IJ: I was actually going to say that these pieces look very much like stained glass windows. And stained glass windows were intentionally created to evoke this transcendental experience for people through the use of translucency and the way in which the light played or refracted.
EF: Exactly. Beauty is obviously important in this work and in my personal relationship to thinking about the power that beauty can have in a way that isn’t just superficial. Yet I’m taking the most superficial materials and trying to make them really serious.
IJ: It’s almost subversive to be thinking about beauty at this point, just because it’s been shunned so much. I think it has a lot to do with the fact that American culture is so largely based on both Protestantism and pragmatism. This pervasive push towards pragmatism attempts to eliminate anything that isn’t seen as the essential core.
EF: So, I’m working with rhinestones on denim and studs on leather, which is a form of embellishment. It’s decoration and you could say it’s almost superfluous in terms of the added adornment of bedazzling or studding your jacket. And maybe that’s why it’s perceived to be trashy in a way, too.
IJ: But, I think that that’s very essential to the roots of culture and civilization in general. Adornment has existed from the beginning.
EF: Of course, it’s a way of identifying you and your tribe, and what tribe you belong to—as well as what your values are and who you are as a person.
IJ: What were you trying to achieve in your current solo show at Jeff Bailey?
EF: I’ve been working with these materials for quite a long time. In this body of work I was trying to really narrow my focus, through making up these rules for myself, like limiting the palette in a very direct way, and also playing a lot with the negative space in the forms. The negative space in the forms becomes as important as each of the additive parts of the painting. They each have a mandala shape, where there’s a central point that emanates outwards, and even if it’s not symmetrical on four points, it’s reflective in its symmetry. They’re all, some more so than others, relating to traditional tapestry, rug work, or mosaic work.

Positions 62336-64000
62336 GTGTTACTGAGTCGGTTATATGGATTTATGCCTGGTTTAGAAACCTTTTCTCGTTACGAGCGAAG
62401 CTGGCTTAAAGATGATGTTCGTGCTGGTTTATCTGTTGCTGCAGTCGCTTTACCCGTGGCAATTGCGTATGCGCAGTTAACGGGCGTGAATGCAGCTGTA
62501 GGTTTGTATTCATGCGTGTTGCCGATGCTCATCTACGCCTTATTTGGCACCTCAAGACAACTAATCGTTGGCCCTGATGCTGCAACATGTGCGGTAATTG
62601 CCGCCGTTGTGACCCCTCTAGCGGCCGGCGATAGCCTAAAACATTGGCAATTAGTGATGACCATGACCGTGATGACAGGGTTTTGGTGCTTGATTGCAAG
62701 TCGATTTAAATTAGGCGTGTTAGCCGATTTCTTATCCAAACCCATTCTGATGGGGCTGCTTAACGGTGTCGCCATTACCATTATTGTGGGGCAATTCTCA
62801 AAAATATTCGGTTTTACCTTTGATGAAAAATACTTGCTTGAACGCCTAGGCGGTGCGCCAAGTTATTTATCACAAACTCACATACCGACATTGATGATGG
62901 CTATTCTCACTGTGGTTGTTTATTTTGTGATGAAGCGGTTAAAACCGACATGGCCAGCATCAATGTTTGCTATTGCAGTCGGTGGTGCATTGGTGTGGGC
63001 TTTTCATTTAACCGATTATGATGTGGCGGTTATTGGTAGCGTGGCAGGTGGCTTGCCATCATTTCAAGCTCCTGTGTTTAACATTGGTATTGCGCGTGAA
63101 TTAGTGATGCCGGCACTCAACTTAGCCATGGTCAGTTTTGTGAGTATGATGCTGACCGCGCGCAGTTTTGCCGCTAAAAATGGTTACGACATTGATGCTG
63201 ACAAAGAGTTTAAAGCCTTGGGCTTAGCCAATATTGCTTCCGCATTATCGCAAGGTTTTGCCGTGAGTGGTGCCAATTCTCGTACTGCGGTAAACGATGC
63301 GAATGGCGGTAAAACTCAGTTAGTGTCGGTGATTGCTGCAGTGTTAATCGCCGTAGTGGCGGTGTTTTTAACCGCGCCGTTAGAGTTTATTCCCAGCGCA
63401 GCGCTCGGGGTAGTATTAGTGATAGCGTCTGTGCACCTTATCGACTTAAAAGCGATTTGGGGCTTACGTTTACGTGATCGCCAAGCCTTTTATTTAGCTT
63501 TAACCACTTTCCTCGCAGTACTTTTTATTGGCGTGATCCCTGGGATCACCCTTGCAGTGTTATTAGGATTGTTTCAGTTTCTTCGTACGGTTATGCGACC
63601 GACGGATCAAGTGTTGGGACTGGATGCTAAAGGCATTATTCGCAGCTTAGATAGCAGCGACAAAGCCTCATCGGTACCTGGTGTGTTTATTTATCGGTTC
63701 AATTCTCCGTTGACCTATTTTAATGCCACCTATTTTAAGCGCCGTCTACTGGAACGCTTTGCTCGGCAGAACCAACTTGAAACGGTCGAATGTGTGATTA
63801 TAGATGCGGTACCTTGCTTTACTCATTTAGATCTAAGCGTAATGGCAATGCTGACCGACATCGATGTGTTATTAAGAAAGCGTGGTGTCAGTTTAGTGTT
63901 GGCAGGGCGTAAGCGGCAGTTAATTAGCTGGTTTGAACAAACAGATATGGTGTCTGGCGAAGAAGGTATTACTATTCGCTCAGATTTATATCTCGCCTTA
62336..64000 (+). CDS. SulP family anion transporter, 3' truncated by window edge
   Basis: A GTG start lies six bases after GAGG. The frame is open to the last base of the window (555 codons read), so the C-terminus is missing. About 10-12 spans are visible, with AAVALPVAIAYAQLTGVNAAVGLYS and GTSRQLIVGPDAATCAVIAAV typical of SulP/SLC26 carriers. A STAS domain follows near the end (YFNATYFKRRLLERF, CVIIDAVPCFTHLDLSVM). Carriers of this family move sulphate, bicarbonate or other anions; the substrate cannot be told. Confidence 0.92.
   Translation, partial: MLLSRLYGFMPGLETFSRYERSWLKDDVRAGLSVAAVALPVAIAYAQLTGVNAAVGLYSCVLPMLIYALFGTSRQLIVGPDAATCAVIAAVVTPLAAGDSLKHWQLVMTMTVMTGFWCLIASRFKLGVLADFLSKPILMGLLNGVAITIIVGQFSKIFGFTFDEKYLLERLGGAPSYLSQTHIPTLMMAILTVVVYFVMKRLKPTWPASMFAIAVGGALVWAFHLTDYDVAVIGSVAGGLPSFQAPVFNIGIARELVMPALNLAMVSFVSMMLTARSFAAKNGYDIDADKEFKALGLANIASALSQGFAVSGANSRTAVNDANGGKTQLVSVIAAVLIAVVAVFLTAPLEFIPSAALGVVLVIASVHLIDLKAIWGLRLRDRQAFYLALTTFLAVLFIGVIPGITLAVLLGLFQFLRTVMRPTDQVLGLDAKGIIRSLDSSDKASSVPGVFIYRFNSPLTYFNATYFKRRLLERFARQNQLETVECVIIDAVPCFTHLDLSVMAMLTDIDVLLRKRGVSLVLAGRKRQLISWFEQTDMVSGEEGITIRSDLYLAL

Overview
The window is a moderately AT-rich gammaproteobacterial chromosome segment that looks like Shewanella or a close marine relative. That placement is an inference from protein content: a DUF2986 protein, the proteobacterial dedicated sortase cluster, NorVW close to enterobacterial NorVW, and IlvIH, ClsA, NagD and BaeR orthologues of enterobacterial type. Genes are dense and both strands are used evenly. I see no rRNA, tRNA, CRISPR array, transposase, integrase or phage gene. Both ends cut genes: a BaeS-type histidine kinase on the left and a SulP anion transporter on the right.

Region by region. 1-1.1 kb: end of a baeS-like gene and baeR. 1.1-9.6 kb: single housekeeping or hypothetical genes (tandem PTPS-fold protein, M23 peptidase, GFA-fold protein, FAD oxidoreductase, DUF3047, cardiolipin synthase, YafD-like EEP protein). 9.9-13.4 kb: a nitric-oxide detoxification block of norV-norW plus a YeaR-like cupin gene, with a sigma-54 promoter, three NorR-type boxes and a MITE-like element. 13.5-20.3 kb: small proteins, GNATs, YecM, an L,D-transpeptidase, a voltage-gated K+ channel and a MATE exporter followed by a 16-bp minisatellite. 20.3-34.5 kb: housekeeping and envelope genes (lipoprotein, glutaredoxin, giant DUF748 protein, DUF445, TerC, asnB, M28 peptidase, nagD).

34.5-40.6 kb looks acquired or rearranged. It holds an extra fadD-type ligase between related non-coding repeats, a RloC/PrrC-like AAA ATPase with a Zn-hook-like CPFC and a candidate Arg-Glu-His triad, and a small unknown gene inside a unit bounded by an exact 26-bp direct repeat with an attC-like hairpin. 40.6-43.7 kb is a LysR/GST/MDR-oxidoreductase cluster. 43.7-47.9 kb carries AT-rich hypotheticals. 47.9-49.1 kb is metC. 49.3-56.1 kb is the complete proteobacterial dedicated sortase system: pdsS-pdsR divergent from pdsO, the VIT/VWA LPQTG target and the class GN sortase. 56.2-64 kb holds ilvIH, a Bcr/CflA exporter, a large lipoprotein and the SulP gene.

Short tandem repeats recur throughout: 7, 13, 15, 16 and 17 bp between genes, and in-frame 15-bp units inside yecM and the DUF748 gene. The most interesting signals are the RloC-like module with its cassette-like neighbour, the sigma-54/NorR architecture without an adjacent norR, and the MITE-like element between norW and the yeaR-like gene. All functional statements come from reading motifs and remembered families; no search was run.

IJ: This dialogue with crafts traditions also makes the work feminist, the same way that the feminists tried to remove themselves from the male tradition of painting in the seventies.
EF: Oh, yeah! Pattern is obviously very important in this work and its relationship to textiles and getting out of the heroic traditional type masculine painting.
IJ: There’s definitely a dialogue with AbEx in that the scale is bodily, and it reminds me of walking up to a Rothko. What you’re doing is similar to the way that the feminists in the past, like Lee Bontecou would subvert canvas by creating these intensely strong vacuums and voids.
EF: Oh, she’s my home girl! Love her!
IJ: And what you’re doing with the denim and the leather, I think that that’s such a conscious decision. There’s this celebration of femininity through the use of adornment and referencing these crafts traditions, and I feel that that’s really important because a lot of women are shying away from Feminism right now.